Use comments captions to mark incomplete implementations

In the same vein as the previous rule, captions can be used to explain

  • Why there are gaps in the dataset
  • That certain panels are omitted
  • Whether any data has been interpolated or extrapolated

And any other realities of scientific research. Again, use you best judgement to as to whether these details are helpful or overkill.

Never write a comment caption until you have to.

Much of the discussion thread for the Best Practices post can be summarised as suggesting that one should approach writing code comments as a last resort. Someone noted that “if you write good code, then comments should be extremely infrequent.”

Imagine if we applied this line of thought to scientific figures: The rule would become “if you make a good figure, then a caption should be unnecessary.” This, of course, would be an extreme approach. But it’s a good thought experiment. Rather than using the caption as an info dump, you’d have to be more thoughtful about layout and labels.

Think about this in the context of designing a website or other interface. If your design includes 5–10 lines of explanatory text (like a lot of captions do), then that’s not good. At least as every programmer should know, help text is a poor solution to user interface design. (By the way, there are many other things scientists could learn from rules of interface design.)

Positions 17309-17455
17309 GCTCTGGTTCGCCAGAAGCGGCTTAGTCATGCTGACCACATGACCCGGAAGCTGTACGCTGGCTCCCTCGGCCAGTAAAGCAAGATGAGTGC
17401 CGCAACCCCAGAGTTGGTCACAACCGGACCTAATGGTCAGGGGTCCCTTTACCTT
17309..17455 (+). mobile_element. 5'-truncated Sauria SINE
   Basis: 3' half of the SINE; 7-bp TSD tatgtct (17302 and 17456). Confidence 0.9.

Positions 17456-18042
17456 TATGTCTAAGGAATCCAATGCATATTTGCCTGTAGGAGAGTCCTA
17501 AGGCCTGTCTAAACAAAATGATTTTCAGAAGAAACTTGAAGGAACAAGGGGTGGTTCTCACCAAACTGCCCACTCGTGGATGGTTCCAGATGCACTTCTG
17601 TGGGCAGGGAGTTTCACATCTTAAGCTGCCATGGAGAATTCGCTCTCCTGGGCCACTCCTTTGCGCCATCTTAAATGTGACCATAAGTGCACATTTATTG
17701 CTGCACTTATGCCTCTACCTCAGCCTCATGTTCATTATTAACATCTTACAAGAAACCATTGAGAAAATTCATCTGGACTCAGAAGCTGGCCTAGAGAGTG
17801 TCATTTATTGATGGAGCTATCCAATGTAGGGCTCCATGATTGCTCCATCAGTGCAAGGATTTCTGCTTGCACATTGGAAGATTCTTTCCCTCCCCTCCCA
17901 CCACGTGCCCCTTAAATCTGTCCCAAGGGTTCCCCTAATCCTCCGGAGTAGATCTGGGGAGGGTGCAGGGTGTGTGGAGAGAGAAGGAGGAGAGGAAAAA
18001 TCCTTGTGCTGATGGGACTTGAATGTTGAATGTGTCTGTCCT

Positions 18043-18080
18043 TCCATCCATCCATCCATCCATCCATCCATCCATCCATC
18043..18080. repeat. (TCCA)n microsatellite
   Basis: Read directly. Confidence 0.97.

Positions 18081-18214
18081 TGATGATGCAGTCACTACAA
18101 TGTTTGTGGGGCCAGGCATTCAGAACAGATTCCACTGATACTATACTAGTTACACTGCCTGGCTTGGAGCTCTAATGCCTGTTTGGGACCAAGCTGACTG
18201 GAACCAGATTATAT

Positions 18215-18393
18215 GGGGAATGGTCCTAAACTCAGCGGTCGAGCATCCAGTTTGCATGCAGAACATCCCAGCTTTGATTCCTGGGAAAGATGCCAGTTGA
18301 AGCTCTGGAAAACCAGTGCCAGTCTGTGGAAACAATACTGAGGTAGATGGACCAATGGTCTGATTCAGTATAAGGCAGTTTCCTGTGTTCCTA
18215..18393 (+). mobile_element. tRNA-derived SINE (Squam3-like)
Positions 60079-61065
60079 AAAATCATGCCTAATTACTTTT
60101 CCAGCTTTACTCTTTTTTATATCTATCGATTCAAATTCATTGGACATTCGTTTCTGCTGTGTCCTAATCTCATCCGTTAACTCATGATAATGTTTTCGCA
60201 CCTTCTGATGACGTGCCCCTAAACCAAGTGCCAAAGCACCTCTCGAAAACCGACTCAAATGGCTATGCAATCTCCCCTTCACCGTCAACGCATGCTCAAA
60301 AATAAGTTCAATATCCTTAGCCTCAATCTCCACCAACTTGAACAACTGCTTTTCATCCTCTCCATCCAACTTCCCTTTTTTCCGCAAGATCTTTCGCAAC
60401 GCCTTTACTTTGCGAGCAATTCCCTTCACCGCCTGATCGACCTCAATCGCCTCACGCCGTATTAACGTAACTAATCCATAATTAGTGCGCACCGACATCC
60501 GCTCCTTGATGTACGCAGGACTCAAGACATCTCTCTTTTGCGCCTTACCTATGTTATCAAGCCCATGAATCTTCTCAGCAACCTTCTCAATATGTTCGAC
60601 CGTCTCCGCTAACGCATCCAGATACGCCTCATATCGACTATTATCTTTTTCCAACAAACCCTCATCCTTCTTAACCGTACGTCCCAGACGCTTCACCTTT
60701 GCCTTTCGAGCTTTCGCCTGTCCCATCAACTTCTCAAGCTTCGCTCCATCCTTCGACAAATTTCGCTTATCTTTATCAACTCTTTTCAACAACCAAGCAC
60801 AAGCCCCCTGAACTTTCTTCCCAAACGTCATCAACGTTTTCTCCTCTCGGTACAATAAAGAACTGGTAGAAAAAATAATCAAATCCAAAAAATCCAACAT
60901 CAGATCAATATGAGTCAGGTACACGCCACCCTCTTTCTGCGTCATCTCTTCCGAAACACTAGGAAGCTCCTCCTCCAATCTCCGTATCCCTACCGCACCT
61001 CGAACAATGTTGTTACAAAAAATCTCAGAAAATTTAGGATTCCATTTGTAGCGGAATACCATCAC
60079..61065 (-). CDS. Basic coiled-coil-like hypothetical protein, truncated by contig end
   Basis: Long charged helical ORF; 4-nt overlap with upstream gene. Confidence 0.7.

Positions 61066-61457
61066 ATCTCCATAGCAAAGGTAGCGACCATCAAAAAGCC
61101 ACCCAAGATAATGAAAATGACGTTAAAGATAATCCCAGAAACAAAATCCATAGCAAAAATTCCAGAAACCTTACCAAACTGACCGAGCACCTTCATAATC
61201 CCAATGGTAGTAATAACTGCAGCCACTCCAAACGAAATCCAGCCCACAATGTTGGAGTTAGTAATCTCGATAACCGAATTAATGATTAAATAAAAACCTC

Save your readers some time

Good code is easy to read. Bad code is capable of being understood with time. It’s the same with figure captions and scientific writing in general. Most scientific writing has the goal of conveying intuition. A good paper can let someone learn in just a few short hours something that took years to discover. A bad paper won’t necessarily prevent this, but it might make a few short hours feel like a few long hours.

The best way to quickly convey intuition with regard to figures is to say why they are there, not what they contain. Check out any of the results for a Google search of should code be commented? I guarantee that the recurring theme will be programmers advocating for the why not the what.

Indeed, to write a good caption, imagine you were describing your figure to someone over the phone. You wouldn’t say “it’s a two-panel plot with a time series of wind speed at the top and a contour plot of temperature below”. Instead, ask yourself why you’ve created a figure, and then tell them that. Examples might be that “Air temperatures peak two hours before sunset” or “Regions of blocked flow develop upstream of the tall obstacles”.

Or, as the old saying goes, don’t miss the forest for the trees. Literally, if you were captioning a figure with trees, then

Two contrasting examples of how to caption a scientific figure. It is better to explain the high-level overview, not the small details
I’m pretty sure a real forest doesn’t actually have so many big tree species altogether like this. But if that’s your concern, then you’re—y’know—missing the forest for the trees.

Author: Ken Hughes

Post-doctoral research scientist in physical oceanography